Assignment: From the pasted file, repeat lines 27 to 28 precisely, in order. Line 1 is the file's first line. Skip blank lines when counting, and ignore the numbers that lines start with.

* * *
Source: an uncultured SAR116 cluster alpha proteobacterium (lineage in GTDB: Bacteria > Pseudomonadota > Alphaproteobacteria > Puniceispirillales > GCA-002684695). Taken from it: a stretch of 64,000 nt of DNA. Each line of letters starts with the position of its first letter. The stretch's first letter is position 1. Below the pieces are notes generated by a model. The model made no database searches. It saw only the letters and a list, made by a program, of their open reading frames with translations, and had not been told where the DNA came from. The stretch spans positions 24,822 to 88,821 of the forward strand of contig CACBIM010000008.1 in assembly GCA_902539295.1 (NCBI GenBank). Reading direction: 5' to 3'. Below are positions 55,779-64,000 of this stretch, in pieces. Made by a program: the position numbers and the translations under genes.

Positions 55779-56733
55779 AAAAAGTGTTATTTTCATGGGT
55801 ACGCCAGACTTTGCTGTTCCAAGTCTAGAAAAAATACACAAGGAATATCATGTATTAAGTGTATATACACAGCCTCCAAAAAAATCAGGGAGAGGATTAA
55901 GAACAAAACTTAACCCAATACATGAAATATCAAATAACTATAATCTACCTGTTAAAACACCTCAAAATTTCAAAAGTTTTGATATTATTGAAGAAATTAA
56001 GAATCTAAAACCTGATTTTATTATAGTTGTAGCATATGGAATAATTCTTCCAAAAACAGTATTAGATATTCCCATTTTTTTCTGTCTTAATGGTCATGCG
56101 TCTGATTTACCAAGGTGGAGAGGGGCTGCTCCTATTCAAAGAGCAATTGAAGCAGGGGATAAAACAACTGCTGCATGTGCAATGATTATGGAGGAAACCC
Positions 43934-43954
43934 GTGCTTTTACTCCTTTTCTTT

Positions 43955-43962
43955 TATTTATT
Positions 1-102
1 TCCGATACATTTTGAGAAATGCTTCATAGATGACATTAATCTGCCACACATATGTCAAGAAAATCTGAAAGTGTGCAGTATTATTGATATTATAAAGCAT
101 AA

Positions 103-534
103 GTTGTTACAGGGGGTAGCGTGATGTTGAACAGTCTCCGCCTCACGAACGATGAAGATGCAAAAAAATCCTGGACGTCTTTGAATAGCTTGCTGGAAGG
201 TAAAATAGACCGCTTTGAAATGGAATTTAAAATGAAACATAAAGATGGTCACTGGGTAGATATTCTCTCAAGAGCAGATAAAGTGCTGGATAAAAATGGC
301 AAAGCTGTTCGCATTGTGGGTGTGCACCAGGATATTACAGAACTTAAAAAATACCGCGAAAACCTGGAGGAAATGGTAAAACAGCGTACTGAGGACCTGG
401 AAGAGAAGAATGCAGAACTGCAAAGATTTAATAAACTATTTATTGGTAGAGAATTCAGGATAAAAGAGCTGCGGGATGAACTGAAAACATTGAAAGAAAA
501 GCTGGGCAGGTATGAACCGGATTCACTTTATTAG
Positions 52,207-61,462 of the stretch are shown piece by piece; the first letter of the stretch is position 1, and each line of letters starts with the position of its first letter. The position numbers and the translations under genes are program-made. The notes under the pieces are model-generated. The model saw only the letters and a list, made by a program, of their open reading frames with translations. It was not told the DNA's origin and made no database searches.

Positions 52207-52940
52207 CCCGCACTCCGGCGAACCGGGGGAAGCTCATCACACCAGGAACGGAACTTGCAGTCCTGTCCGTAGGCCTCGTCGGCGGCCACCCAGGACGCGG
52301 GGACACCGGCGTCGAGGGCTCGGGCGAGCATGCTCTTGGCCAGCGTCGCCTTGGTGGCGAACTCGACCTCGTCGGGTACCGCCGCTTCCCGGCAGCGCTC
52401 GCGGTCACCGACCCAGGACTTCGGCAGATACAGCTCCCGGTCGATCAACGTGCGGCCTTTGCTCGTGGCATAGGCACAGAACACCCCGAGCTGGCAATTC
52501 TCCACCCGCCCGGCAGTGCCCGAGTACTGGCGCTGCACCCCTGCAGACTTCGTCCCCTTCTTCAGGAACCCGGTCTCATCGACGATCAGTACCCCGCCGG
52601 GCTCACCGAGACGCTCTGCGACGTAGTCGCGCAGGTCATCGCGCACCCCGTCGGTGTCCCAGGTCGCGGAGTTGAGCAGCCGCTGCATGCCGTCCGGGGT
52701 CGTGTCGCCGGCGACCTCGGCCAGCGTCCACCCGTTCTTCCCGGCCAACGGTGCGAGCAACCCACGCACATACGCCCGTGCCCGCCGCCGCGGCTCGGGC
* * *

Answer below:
52601 GCTCACCGAGACGCTCTGCGACGTAGTCGCGCAGGTCATCGCGCACCCCGTCGGTGTCCCAGGTCGCGGAGTTGAGCAGCCGCTGCATGCCGTCCGGGGT
52701 CGTGTCGCCGGCGACCTCGGCCAGCGTCCACCCGTTCTTCCCGGCCAACGGTGCGAGCAACCCACGCACATACGCCCGTGCCCGCCGCCGCGGCTCGGGC